“He was human. He made great contributions to this country. But, like all human beings, he had his weaknesses. He made some mistakes and I was one of his victims,” ODM leader Raila Odinga, who was collectively detained for nine years, eulogised him, describing the fallen leader as “one of Kenya’s greatest leaders”.

Uganda President Yoweri Museveni reminded the mourners the “few problems” he had with President Moi in the 1980s, which led to the closure of the common border between the two countries before a solution was found.

“Your leaders gave an effective diagnosis of your problems and provided a cure. Both President Jomo Kenyatta and Mr Moi had a cure for your problems and those of East Africa,” Mr Museveni said.

Military honours

President Kagame, who had an uneasy relationship with Moi after his Rwanda Patriotic Front (RPF) seized power in 1994 after the genocide, also paid tribute to Mr Moi describing him as a “gallant leader”.

The speakers also focused on Mr Moi’s sense of humour.

Gideon recalled how his father loved meat to the extent that he could ignore a doctor’s advice to reduce the amount of meat that he consumed. “Huyu mzee alikuwa anapenda nyama. Nakumbuka nilikuwa namweleza, tafadhali Mzee, daktari amekataa usikule nyama. Aliniuliza, unaona daktari hapa?” (Mzee loved meat. I remember telling him that the doctor advised him against eating meat. But he replied 'Is the doctor here?').

In a rare occurrence, almost all living military generals gathered in the same venue to give their last respects to the former Commander-In-Chief of the Kenya Defence Forces.

There was an endearing moment when Chief of Defence Forces General Samson Mwathethe greeted the generals before him — Joseph Kibwana, Jeremiah Kianga and Julius Karangi — in a hearty exchange.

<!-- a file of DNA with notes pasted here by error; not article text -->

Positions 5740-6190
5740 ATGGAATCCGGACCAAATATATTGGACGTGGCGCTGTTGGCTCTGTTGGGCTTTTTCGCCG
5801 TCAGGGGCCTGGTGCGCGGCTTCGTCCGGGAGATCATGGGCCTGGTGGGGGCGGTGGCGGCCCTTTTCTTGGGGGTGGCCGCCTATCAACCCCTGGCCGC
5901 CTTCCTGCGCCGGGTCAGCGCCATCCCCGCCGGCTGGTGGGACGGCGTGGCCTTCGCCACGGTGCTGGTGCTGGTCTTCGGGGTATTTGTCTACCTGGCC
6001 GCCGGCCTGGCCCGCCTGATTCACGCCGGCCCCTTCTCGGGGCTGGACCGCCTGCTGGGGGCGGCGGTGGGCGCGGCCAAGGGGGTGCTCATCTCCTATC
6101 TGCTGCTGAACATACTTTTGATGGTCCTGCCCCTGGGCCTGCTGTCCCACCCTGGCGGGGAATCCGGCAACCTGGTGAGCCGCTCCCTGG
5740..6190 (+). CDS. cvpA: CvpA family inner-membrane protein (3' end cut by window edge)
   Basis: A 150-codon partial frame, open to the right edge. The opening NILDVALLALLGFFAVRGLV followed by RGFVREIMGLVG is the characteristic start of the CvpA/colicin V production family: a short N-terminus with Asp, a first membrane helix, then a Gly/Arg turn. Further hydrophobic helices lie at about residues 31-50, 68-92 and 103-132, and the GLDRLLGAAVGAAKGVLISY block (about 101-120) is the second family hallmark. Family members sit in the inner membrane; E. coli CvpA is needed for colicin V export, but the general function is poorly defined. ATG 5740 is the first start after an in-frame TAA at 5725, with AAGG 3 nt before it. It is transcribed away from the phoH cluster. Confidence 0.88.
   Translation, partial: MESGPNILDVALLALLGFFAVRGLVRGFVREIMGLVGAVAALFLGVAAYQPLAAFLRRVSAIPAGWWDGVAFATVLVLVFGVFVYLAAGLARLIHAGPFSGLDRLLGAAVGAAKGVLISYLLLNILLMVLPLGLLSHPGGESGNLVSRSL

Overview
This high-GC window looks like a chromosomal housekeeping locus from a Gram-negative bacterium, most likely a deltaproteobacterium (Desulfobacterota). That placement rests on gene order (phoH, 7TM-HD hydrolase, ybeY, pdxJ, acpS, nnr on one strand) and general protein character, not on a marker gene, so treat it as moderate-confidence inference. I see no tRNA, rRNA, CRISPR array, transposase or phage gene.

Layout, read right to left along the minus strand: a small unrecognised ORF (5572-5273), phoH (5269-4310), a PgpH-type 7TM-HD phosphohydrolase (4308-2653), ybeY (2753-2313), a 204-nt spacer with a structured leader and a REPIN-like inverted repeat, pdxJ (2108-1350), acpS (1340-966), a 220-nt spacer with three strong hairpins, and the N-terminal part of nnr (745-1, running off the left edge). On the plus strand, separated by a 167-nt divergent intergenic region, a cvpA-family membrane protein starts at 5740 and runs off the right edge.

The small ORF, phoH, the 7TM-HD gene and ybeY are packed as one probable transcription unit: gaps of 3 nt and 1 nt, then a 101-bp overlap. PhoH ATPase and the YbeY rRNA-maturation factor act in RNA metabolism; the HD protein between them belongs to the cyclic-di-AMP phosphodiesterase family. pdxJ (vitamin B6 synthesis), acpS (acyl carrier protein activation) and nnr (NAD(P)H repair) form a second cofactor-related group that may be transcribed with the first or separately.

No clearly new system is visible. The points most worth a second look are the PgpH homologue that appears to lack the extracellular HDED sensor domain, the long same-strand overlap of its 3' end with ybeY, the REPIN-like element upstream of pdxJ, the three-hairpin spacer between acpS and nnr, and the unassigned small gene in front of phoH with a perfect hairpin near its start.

In honour of the former President, there was an impressive show of military honours.

Other than the military band, a combination of choirs, among them Anglican Church of Kenya St Stephen’s Choir, Africa Inland Church Bomani Choir, State House Choir, National Health Insurance Fund Choir and the Kenya Ports Authority Choir, belted out several songs during the church service as they celebrated a President who was a lover of music.

Some of the songs included those that the President inspired among them Ujenzi wa Taifa, Uongozi, Filosofia ya Nyayo, Pongezi Rais Moi, Najiuliza Mimi, Enzi ya Nyayo, Tawala Kenya, Tumpongeze baba Moi and Fimbo ya Nyayo.

Dr Duncan Wambugu, accompanied by Anthony Muriuki, did a wonderful rendition of the song Holy City.

The inter-denominational funeral ceremony was short and precise with the presiding preacher, AIC retired Bishop Silas Yego, who was Moi’s personal pastor, describing Moi as a man who loved God and who was committed to serving the nation.

The sermon dwelt on Moi’s favourite verses which guided his life. There were verses to explain his love for children and his legendary generosity.

Bishop Yego described Moi as a father, mentor and “a strong member of our Church whom I have known for 36 years”. “Moi was inseparable with the Bible. He underlined the verses which he loved,” Bishop Yego said about him.

His grandchildren read the scriptures as the hymn ''It is well with my soul'' was played.

At the end of the ceremony, the choirs and the band led in the singing of the church hymn ''How Great Thou Art'', as the coffin was being removed from Nyayo Stadium to be taken back to the Lee Funeral Home from where it will be ferried to Kabarak, his final resting place.

Mr Moi will be buried today at his Kabarak home beside his wife Lena, who died in 2004.

Reported by Nyambega Gisesa, Julius Sigei and Patrick Lang’at